contaminated water still plagues lakeside community in michigan

by:Kenwei      2019-09-12
On a December morning two years ago, Anthony Spaniard\'s wife looked out at the window of their lake house in the northern Michigan town of Oscar da and told him it had fallen.
But the bubble of his property floating in the wind is not snow.
Later the Spaniard learned that it was actually a chemical.
A lace substance formed on the surface of the nearby Lake Van Etten.
After testing the foam, state officials finally confirmed contact with compounds that were used to extinguish fire at a nearby air force base. fuel fires.
The Spaniard and his neighbors were initially told that the foam was safe, but a month later they were warned to avoid it and keep their pets and children away from it.
He sent photos to local journalists and began reading the compounds mentioned by some experts related to health risks, called \"PFAS \".
Since then, the Spaniard has concluded that pollution is not an isolated event.
\"They just came back when I realized it was a huge, broad issue --of-
\"Yes, you\'re right,\" he said of state officials . \"
Oskoda and Michigan are not unique.
Over the past few years, communities across the country have discovered high levels of PFAS chemicals from the water of military bases or manufacturing bases.
Under the leadership of President Donald Trump, the Environmental Protection Agency has withdrawn a large number of federal regulations, and it is expected that the agency will soon release a new national plan to deal with PFAS.
Although Trump officials often talk about excessive government expansion and cumbersome regulation, several lawmakers said that if the EPA does not set stricter restrictions on the production of chemicals such as PFAS, they will push legislation forward.
This issue has caused great controversy, and Senate Minority party leader Chuck Schumer has threatened to prevent acting EPA director Andrew Wheeler from becoming chief executive if the agency does not take more action
Communities in Schumer\'s home state of New York are also dealing with high levels of PFAS pollution.
\"We have another opportunity for the federal government to take a look and publish regulations on PFOA and PFOS, but the signs don\'t look very good, Schumer said at a press conference last week.
\"I met with Mr. nominee.
Wheeler, I asked him to speak out the rules and he said he wasn\'t sure he would.
\"The EPA has previously said that it may change the official name of certain types of PFAS chemicals to\" dangerous \", triggering more requirements to clean them up.
But recently, Wheeler said he could not commit to setting mandatory restrictions on chemicals in terms of drinking water.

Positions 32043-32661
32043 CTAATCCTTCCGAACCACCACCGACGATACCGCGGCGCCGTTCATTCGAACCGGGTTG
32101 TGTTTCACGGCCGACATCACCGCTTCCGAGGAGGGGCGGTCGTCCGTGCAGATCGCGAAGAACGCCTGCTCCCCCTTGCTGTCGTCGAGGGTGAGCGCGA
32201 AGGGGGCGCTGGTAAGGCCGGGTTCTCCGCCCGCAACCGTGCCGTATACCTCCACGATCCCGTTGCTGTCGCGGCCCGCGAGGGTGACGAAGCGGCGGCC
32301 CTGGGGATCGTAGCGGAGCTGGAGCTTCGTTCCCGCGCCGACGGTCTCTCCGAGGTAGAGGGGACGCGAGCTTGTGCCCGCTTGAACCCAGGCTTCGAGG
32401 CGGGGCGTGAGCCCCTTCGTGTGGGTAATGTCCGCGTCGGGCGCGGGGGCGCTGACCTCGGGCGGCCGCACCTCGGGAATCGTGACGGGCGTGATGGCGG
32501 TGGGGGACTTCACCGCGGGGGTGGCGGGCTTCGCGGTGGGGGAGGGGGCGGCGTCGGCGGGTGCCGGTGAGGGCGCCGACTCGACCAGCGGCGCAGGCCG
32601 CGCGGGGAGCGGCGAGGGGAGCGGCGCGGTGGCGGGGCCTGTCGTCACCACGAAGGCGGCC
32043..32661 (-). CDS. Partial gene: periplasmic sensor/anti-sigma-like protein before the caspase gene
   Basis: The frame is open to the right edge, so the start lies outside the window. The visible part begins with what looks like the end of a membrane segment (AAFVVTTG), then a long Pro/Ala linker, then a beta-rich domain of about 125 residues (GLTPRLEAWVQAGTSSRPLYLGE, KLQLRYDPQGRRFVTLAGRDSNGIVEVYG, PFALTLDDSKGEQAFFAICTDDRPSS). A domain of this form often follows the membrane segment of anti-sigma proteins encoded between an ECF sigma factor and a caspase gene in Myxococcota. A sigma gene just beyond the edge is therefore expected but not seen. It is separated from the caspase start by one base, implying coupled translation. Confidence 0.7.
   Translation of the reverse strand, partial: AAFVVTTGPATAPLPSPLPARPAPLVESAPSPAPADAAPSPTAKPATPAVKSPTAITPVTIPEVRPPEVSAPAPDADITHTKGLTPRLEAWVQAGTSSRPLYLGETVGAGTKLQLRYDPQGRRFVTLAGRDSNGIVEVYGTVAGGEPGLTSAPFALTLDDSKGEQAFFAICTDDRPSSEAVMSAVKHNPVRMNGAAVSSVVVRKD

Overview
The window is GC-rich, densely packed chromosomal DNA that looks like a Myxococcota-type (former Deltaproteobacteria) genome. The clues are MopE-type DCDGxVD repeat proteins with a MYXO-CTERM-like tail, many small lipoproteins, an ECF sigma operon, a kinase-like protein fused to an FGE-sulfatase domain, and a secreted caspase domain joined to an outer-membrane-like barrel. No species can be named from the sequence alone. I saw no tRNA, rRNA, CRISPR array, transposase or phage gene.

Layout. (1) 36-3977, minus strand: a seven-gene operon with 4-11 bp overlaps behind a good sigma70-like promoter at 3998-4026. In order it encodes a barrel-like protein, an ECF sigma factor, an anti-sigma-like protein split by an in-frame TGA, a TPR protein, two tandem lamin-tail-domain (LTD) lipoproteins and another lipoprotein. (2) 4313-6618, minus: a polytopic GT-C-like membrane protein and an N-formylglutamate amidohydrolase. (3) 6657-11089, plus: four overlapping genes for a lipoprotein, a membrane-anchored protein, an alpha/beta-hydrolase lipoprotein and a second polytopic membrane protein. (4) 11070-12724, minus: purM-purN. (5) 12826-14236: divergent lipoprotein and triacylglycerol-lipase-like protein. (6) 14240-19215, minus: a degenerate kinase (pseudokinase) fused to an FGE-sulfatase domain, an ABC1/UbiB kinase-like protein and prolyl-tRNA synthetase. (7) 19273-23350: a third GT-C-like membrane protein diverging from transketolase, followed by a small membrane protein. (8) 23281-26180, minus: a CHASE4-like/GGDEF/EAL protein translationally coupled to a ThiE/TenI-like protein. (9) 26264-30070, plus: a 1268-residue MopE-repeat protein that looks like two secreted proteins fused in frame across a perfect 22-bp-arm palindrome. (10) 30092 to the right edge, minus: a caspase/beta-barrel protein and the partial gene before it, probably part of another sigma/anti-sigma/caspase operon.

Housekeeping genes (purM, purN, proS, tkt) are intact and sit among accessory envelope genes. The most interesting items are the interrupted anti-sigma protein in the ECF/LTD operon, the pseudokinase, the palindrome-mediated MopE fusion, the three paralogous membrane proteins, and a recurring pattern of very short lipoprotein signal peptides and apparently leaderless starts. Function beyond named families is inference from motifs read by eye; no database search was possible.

PFAS, for per-
Polyfluoride substances can index hundreds of chemicals, including those linked to the foam of Lake Van Etten-PFOS and PFOA.
In addition to the military fire foam that is still in use today, PFAS chemicals are also used for various household items such as carpets, non-stick cookware and food packaging.
These chemicals are very common, and recent data from the Centers for Disease Control and Prevention show that almost everyone in the United States has this chemical. S.
There are measurable chemicals in the blood.
In oskoda, authorities tracked that the wooltz Smith Air Force Base, which was closed in 1993, was contaminated by Lake Van Teten.
Like many other air force facilities, the base uses specialized foam fire fighting.
PFOS and PFOA in the foam penetrate into the drinking water wells of the base, penetrate into the groundwater, and spread to 8-
Miles of plume from nearby swamps, the Au Sable River, Lake Van Etten and Lake Huron, are sources of drinking water for thousands of people.
In 2010, Michigan began testing PFAS and related chemicals at the Air Force Base.
Two years later, a national environmental agency scientist warned of pollution, but according to the National Audit Office, most state and local officials did not know the findings until 2017.
Property near Oscoda, including Spanish Lodge, was eventually classified as a \"focus area\" of chemical plume in October 2016 \".
Until 2017--
Seven years after testing at the base, a group of high school students visiting Van Etten Lake reported seeing strange bubbles ---
A special working group in Michigan was flown in and the authorities expanded testing of nearby waters.
Due to concerns related to PFAS pollution, residents are still advised not to eat fish or deer that are hunted in the area.
In small towns like Oscoda, these restrictions are very strict, where locals work as lifeguards in the summer and eat fish caught in the Au Sable River.